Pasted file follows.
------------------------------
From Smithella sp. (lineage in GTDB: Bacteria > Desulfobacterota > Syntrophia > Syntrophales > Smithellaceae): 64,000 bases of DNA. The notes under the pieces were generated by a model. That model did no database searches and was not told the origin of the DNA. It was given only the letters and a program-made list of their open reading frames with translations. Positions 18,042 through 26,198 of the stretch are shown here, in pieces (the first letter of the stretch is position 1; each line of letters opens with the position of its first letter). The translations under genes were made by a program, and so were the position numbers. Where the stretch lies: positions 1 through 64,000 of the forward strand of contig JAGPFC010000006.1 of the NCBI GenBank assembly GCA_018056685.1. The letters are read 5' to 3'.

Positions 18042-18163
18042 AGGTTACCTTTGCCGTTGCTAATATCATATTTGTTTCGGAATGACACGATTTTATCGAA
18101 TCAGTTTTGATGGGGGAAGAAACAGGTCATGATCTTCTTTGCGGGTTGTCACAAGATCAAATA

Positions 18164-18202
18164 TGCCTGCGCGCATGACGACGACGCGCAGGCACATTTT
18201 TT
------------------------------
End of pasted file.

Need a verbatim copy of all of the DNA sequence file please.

From Smithella sp. (lineage in GTDB: Bacteria > Desulfobacterota > Syntrophia > Syntrophales > Smithellaceae): 64,000 bases of DNA. The notes under the pieces were generated by a model. That model did no database searches and was not told the origin of the DNA. It was given only the letters and a program-made list of their open reading frames with translations. Positions 18,042 through 26,198 of the stretch are shown here, in pieces (the first letter of the stretch is position 1; each line of letters opens with the position of its first letter). The translations under genes were made by a program, and so were the position numbers. Where the stretch lies: positions 1 through 64,000 of the forward strand of contig JAGPFC010000006.1 of the NCBI GenBank assembly GCA_018056685.1. The letters are read 5' to 3'.

Positions 18042-18163
18042 AGGTTACCTTTGCCGTTGCTAATATCATATTTGTTTCGGAATGACACGATTTTATCGAA
18101 TCAGTTTTGATGGGGGAAGAAACAGGTCATGATCTTCTTTGCGGGTTGTCACAAGATCAAATA

Positions 18164-18202
18164 TGCCTGCGCGCATGACGACGACGCGCAGGCACATTTT
18201 TT